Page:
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Versions: (draft-behringer-autonomic-addressing) 00 01 02 03

ANIMA                                                       M. Behringer
Internet-Draft                                             Cisco Systems
Intended status: Standards Track                          April 22, 2015
Expires: October 24, 2015

                  An Autonomic IPv6 Addressing Scheme


   This document describes a generic IPv6 addressing scheme which is
   suitable for autonomic nodes, where node addressing must not depend
   on a centrally managed scheme.  It assumes a unique domain name and
   device name, and automatically derives a unique IPv6 address from
   those.  The scheme allows for a flat address hierarchy as well as
   optionally, when required, the definition of zones which are
   aggregatable.  This document is for discussion right now; the final
   addressing scheme should probably move into

Status of This Memo

   This Internet-Draft is submitted in full conformance with the
   provisions of BCP 78 and BCP 79.

   Internet-Drafts are working documents of the Internet Engineering
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   This Internet-Draft will expire on October 24, 2015.

Copyright Notice

   Copyright (c) 2015 IETF Trust and the persons identified as the
   document authors.  All rights reserved.

   This document is subject to BCP 78 and the IETF Trust's Legal
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   carefully, as they describe your rights and restrictions with respect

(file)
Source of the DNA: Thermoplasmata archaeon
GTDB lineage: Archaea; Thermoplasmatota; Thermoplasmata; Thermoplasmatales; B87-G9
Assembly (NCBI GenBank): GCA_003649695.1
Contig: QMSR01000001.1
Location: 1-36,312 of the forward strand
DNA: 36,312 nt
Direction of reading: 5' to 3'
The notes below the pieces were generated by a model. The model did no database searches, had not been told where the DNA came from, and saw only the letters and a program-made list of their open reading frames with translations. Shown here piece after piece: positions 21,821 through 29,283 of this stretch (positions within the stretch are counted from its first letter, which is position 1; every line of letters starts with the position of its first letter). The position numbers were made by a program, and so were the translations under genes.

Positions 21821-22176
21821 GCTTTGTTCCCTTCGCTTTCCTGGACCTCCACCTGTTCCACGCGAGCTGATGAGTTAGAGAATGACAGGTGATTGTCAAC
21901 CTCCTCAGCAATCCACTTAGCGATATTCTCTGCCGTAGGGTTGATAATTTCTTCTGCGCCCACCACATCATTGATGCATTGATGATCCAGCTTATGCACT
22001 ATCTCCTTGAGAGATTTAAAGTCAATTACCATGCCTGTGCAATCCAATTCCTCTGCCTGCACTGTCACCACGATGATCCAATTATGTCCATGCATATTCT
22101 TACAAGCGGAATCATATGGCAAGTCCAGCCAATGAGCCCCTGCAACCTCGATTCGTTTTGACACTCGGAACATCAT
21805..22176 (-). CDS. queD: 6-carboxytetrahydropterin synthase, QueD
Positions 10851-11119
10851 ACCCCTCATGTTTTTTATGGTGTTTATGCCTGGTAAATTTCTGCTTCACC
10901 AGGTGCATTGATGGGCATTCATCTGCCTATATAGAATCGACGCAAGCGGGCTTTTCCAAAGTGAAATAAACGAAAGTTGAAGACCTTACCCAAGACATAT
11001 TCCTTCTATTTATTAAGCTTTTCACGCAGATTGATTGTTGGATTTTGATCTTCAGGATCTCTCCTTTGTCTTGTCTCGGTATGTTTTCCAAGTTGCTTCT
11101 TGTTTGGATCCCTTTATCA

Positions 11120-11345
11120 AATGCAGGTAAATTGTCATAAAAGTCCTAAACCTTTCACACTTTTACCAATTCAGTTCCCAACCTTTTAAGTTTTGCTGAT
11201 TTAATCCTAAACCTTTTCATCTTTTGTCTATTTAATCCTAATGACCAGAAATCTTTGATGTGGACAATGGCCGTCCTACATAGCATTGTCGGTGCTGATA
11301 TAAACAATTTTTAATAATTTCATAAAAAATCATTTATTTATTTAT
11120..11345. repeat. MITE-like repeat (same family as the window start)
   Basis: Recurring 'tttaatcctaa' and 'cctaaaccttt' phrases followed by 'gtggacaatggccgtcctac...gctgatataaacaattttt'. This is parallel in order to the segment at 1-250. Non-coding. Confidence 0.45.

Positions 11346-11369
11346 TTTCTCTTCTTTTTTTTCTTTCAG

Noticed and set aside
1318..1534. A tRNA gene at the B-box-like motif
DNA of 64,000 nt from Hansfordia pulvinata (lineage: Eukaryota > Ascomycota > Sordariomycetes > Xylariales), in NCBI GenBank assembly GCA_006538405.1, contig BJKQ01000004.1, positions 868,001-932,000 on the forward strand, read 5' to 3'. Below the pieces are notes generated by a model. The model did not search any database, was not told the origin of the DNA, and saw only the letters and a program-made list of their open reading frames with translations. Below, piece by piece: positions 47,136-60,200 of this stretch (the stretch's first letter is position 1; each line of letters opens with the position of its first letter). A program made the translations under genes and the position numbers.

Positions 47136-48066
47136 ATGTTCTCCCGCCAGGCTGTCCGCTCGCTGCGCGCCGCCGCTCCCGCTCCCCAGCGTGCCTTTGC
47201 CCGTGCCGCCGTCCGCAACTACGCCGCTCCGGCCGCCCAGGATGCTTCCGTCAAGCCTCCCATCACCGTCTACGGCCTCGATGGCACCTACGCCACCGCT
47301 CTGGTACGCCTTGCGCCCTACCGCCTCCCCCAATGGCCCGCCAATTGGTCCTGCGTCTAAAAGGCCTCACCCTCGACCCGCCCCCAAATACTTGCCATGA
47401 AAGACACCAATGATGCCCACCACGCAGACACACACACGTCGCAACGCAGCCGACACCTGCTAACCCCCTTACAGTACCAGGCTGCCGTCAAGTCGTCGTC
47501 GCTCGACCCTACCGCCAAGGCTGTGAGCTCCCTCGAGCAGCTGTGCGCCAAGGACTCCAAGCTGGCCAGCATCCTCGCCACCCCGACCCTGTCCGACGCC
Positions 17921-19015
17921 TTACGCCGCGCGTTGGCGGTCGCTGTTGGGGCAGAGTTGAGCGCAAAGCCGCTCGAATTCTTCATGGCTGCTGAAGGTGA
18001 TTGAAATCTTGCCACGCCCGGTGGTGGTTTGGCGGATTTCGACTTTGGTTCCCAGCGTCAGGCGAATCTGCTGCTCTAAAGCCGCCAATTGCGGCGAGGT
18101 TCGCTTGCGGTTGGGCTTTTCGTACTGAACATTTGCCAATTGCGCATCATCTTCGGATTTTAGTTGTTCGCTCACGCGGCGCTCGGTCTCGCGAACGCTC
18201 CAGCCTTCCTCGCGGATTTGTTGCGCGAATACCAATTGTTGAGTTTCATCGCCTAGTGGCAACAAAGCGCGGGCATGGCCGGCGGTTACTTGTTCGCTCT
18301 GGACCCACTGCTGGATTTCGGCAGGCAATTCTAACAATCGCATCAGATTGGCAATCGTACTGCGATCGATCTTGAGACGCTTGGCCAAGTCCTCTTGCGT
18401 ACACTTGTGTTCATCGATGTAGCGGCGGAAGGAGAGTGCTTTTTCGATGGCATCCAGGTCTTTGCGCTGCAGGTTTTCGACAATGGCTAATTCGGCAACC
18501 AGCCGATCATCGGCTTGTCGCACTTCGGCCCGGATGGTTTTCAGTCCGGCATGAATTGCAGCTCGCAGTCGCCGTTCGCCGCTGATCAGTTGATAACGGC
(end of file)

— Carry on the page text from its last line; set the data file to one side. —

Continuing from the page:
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   to this document.  Code Components extracted from this document must
   include Simplified BSD License text as described in Section 4.e of
   the Trust Legal Provisions and are provided without warranty as
   described in the Simplified BSD License.

Table of Contents

   1.  Introduction  . . . . . . . . . . . . . . . . . . . . . . . .   2
   2.  The Addressing Scheme . . . . . . . . . . . . . . . . . . . .   3
   3.  Algorithm to Calculate Unique Addresses . . . . . . . . . . .   3
   4.  Address Hierarchy . . . . . . . . . . . . . . . . . . . . . .   4
   5.  Security Considerations . . . . . . . . . . . . . . . . . . .   4
   6.  Acknowledgements  . . . . . . . . . . . . . . . . . . . . . .   4
   7.  References  . . . . . . . . . . . . . . . . . . . . . . . . .   5
   Author's Address  . . . . . . . . . . . . . . . . . . . . . . . .   5

1.  Introduction

   In an Autonomic Network, as defined in
   [I-D.irtf-nmrg-autonomic-network-definitions], one of the design
   goals is to minimise central functions.  Address management
   traditionally is a centralised function, where addresses are assigned
   to nodes.  In this document we assume that each node has already been